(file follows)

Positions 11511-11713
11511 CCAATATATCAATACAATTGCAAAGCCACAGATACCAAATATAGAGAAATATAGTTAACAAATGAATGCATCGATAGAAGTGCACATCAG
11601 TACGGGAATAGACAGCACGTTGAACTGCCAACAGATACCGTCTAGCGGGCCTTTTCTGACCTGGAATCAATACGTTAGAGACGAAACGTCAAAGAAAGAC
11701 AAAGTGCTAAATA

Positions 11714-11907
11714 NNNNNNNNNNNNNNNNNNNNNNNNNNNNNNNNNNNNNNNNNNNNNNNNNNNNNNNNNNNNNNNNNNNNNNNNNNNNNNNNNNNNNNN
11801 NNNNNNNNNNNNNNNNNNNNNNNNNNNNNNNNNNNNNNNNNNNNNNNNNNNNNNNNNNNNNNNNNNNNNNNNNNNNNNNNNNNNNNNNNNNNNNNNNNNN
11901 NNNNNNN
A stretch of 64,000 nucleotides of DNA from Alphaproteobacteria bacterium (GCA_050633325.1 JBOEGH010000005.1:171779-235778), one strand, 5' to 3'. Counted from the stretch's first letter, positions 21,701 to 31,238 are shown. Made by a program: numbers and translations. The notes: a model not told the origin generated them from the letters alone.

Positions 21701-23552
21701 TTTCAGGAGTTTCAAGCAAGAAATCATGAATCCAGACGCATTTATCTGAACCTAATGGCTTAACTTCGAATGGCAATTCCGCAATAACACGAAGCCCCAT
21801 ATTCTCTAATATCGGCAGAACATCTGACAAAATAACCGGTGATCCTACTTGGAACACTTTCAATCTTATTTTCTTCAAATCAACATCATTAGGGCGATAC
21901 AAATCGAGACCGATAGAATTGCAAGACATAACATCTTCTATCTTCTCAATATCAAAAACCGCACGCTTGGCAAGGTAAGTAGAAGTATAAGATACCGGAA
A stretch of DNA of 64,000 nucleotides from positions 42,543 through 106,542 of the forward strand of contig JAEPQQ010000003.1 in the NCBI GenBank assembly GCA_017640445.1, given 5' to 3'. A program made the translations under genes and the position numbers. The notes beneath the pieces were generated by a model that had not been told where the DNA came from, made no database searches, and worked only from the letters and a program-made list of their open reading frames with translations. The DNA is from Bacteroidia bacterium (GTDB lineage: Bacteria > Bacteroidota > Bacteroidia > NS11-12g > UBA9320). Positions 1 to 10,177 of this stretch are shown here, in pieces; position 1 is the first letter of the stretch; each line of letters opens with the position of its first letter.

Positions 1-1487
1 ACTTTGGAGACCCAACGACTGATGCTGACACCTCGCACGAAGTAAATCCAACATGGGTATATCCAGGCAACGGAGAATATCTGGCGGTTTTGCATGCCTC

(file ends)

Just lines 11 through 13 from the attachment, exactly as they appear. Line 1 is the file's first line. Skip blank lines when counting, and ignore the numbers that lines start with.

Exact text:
21701 TTTCAGGAGTTTCAAGCAAGAAATCATGAATCCAGACGCATTTATCTGAACCTAATGGCTTAACTTCGAATGGCAATTCCGCAATAACACGAAGCCCCAT
21801 ATTCTCTAATATCGGCAGAACATCTGACAAAATAACCGGTGATCCTACTTGGAACACTTTCAATCTTATTTTCTTCAAATCAACATCATTAGGGCGATAC
21901 AAATCGAGACCGATAGAATTGCAAGACATAACATCTTCTATCTTCTCAATATCAAAAACCGCACGCTTGGCAAGGTAAGTAGAAGTATAAGATACCGGAA